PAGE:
the Ka never gets too grippy or grabby on radials, but this can start to happen occasionally with sport tires. Understeer
shows up as mentioned, but this is one of those front-drives which generally dismisses such understeer quickly if the driver
lightens the throttle. It helps that the Ka is so short and squat, though. Its wide stance helps keep the "Neon Mouse" stable
during many cornering situations.
1). Cute, unique (New Edge) appearance. Lots of color schemes, too. This car really gots the style.
2). Extreme maneuverability. The Ka rates a 10 out of 10 in this department, assuming it's being raced in
3). Engine mods are worth the money, will make the Ka competitive amongst cars it shouldn't be racing against.
4). Perfect for a beginner. No oversteer!
5). Light weight.
6). Low cost.
7). You won't need to spend much on suspension or brakes.
8). Peak horsepower is commanded near redline, which makes automatic tranny-drivers happy. :) Torquey low-end,
too, keeping this car scooting away from many a hairpin with confidence.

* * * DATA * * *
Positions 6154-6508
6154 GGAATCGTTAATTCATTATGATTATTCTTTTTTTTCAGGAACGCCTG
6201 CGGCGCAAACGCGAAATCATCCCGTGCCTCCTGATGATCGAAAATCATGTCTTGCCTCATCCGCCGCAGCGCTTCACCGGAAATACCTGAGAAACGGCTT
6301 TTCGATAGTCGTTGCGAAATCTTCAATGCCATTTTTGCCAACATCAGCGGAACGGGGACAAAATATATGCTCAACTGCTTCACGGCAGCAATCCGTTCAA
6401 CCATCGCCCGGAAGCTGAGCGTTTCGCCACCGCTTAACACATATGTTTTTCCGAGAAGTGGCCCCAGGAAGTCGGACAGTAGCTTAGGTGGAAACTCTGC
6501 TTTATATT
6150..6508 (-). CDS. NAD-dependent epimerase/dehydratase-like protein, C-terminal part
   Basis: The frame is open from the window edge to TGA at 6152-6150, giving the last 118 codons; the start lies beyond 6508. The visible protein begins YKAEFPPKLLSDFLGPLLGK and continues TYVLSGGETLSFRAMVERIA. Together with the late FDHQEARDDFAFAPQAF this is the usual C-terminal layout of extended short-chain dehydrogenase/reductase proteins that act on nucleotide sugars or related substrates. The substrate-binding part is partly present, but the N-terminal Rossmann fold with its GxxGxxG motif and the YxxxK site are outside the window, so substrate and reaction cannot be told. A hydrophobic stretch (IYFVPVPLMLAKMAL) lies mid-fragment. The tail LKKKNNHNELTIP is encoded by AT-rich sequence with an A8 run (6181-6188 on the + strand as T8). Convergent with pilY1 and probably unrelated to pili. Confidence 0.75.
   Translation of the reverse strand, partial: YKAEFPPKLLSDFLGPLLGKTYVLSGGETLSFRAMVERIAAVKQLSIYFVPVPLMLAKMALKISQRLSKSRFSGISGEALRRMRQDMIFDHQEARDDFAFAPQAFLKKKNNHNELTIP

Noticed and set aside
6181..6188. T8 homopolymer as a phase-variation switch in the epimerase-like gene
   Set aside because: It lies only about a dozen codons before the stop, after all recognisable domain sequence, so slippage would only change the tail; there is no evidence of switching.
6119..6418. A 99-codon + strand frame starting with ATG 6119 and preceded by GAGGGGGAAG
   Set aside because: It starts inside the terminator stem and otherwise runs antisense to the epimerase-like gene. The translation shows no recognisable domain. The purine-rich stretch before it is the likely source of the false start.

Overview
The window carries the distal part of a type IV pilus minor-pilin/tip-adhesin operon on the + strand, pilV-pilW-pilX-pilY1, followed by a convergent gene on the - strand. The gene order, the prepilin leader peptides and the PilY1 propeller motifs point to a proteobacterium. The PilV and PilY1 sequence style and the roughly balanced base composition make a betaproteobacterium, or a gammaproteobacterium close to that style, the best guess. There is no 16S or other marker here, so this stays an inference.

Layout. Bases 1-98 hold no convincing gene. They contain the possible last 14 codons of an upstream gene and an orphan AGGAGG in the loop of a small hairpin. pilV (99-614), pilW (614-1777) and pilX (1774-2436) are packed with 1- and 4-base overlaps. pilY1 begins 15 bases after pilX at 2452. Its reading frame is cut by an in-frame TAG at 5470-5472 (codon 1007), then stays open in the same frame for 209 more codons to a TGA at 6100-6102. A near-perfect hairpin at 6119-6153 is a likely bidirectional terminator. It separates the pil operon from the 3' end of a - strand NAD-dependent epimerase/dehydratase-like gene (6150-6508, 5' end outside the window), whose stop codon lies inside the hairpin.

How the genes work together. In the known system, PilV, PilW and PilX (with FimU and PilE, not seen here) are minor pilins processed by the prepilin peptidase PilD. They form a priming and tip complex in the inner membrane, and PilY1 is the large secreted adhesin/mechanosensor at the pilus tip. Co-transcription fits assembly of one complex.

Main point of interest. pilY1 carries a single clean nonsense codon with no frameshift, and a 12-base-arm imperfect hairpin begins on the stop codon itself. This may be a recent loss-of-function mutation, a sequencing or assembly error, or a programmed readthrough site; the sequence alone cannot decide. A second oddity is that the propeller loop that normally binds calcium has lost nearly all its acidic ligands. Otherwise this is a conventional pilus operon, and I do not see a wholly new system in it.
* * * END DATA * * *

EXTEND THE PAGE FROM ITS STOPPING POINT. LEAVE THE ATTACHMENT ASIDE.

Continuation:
1). Sucky acceleration. Faltery top-speed. Let's be honest.
2). Great tires for low-speed endeavors (like getting to the grocery store) but not so great for racing..
The Ka will understeer and slide once it gets up to speed, just like any other. In GT4/5, it's more about the understeer,
less about the slide.
3). Tall gearing means one will need the racing or super-close gearbox early.
4). Though you can dominate in a Ka, it ultimately will be underpowered in tougher races since power only
goes to 171 hp (GT2).
5). Some may find the engine annoyingly noisy.
6). Some find the Ka ugly, too...even though they have no qualms with Civics or Mirages.
7). Exotic services such as engine balancing cost a lot, yet add just a few horses.
8). A bit of body roll and unwanted movement shows up above 80 mph, unless you've got a sports suspension
or better. This is truest in GT2, not so true in later games.
Originally Published: May 25, 2004
Re-edited: January 10, 2006
Edited for GT5
content: June 27, 2011